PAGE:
Mendelson, who had produced a documentary on Schulz, got involved when he was asked by Coca Cola executives if his production company had ever thought of doing a Christmas show.
Something with a little tree
"I lied. I said absolutely," he said. "I hung up the phone, I called Mr. Schulz and said I may have just sold a Charlie Brown Christmas special. And he said: 'What in the world is that?' And I said it's something you're going to write tomorrow.'
"There was a long pause and he said 'OK, we can do it.' "
Schulz, Melendez and Mendelson got together the next day to sketch out the outline. Schulz thought the main plot should be based on putting on a Christmas play, as he had done strips on the pressures placed on kids involved in those productions.
"I mentioned that I'd read Hans Christian Anderson's The Fir Tree and went over that story and Mr. Schulz said 'Well, maybe we can do something with a little tree that Charlie Brown can identify with.' "
But it was Schulz who insisted the animated special needed to address what Christmas is really all about and suggested Linus read a passage from the Bible.
However, both Mendelson and Melendez expressed some initial apprehension, questioning whether that would work and noting that nobody had ever animated anything religious.
"And [Schulz] said: 'Well, if we don't do it, who will?' "
Of course, the special wouldn't be nearly as special without the iconic dance scene, inspired in part, said Craig Schulz, by his sister, who would prance around the living room, trying to mimic the popular dances of that time.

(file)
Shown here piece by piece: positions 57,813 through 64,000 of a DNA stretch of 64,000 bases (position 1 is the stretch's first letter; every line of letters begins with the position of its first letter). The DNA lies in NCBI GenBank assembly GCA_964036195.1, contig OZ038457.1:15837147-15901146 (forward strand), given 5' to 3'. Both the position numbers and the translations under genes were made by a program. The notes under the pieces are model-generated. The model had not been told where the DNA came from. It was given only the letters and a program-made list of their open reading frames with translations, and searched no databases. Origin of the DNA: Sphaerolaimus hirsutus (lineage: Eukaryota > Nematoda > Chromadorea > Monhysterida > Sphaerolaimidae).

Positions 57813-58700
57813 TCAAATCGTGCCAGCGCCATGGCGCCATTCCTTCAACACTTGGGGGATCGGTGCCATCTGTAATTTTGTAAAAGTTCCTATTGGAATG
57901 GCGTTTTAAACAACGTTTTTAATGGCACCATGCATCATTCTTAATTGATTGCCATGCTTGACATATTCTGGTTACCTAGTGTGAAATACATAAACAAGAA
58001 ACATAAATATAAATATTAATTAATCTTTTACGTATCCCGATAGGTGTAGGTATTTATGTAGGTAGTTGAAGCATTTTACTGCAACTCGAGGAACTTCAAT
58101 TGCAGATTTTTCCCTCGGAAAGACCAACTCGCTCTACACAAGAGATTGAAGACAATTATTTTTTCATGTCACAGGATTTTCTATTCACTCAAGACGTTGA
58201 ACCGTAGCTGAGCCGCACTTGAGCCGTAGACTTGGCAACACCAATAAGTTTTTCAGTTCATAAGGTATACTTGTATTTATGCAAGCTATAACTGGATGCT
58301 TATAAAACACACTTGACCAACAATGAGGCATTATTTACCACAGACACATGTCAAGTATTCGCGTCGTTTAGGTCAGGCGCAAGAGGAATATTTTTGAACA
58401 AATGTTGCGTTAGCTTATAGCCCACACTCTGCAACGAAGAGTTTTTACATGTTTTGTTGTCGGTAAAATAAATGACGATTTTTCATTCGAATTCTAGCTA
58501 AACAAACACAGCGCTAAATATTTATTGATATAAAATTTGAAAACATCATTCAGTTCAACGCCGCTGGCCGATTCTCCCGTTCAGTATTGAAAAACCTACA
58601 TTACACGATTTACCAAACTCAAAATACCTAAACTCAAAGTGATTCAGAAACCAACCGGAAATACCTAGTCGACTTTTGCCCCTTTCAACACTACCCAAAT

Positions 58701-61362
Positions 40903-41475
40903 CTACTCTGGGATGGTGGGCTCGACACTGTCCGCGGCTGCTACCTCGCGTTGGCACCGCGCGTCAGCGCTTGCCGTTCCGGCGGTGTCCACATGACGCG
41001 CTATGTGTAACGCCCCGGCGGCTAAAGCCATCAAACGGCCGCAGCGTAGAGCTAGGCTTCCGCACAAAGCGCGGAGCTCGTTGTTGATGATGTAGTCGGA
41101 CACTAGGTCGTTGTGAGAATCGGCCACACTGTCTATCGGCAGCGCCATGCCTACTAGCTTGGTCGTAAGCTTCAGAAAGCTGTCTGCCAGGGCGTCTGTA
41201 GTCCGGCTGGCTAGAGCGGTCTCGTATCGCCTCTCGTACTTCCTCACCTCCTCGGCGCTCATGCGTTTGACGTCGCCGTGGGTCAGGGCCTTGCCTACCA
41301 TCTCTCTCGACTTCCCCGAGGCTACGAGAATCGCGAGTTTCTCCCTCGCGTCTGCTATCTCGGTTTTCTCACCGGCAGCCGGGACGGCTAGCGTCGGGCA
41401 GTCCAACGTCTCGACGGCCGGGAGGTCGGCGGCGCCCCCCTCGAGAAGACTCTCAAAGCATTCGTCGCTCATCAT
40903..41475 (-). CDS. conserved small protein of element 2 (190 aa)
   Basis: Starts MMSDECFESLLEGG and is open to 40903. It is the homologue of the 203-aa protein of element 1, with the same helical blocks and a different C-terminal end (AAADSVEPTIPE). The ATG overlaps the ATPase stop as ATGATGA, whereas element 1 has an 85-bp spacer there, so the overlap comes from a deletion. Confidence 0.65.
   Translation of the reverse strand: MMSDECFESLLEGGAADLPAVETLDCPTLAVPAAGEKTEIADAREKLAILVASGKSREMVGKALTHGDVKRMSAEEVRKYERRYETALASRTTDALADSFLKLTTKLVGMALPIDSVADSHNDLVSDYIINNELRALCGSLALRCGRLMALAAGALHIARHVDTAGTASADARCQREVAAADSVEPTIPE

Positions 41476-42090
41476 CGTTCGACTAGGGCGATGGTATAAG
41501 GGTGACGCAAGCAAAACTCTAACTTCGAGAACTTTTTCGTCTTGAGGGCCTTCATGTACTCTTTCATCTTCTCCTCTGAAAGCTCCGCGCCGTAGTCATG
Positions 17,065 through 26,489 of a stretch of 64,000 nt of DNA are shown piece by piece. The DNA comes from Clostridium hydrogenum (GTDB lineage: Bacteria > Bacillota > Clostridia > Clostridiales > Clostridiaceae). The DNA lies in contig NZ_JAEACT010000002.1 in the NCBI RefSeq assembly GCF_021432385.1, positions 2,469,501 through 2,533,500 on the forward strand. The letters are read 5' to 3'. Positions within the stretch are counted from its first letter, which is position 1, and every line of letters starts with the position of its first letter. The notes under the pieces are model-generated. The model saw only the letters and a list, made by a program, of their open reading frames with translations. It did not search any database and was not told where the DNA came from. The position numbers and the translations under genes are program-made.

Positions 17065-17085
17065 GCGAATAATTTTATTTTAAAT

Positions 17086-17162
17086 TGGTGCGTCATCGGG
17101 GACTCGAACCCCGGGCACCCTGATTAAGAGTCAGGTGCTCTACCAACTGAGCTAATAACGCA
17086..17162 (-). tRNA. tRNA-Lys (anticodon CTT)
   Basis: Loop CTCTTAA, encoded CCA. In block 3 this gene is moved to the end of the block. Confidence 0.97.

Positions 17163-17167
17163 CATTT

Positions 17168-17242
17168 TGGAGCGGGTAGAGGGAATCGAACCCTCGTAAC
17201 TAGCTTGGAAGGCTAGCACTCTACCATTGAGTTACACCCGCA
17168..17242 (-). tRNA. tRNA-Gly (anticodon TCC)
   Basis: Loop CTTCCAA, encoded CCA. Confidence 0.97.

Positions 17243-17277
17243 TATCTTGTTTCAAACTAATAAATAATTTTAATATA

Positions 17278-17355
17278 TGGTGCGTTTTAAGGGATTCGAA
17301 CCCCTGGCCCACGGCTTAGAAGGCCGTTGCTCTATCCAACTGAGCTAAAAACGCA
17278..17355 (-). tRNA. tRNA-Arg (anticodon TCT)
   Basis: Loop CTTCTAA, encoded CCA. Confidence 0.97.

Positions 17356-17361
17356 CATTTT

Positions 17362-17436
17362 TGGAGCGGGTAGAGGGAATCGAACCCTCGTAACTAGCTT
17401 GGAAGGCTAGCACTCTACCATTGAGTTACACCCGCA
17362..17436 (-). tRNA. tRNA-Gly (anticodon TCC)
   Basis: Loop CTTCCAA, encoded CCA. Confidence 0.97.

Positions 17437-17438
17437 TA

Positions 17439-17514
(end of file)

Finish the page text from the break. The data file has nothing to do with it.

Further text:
Jazzing it up
Mendelson said each animator was given a character and told to draw it doing a famous or distinctive dance step.
"In that one scene you're seeing six iconic dances," Mendelson said.
As for the music, Mendelson went with a unique choice, eschewing the typical light cartoony music of the time and suggesting they bring in jazz musician Vince Guaraldi.
"Without that music, that show may have never had the notoriety that it has," Mendelson said. "We thought the music was as important as the story, and the acting and everything else."
Also unique for the time was to hire children, and not adult actors, to provide the voices for the characters.
"I remember working with Bill and he actually talked a lot to us about our characters and that's really where I got my first inkling of how [Lucy] was," said Tracy Shaw, who at the age of eight provided the voice for the fussbudget. "She wasn't really a brat per se, she was rather, as Charles Schulz would say, persnickety."
"Ironically, when I was little I was pretty compliant. But the older I've gotten the more like her I am," said Shaw, who now works as a high school librarian in Washington State.
Shaw said that at the time, as a child actress, she didn't consider her role or the show to be a big deal. But as she is now forever part of a Christmas institution, she now realizes it's "pretty amazing."
"I recognize the fact that not very many people have had the opportunity to be a part of something that becomes incredibly iconic like that."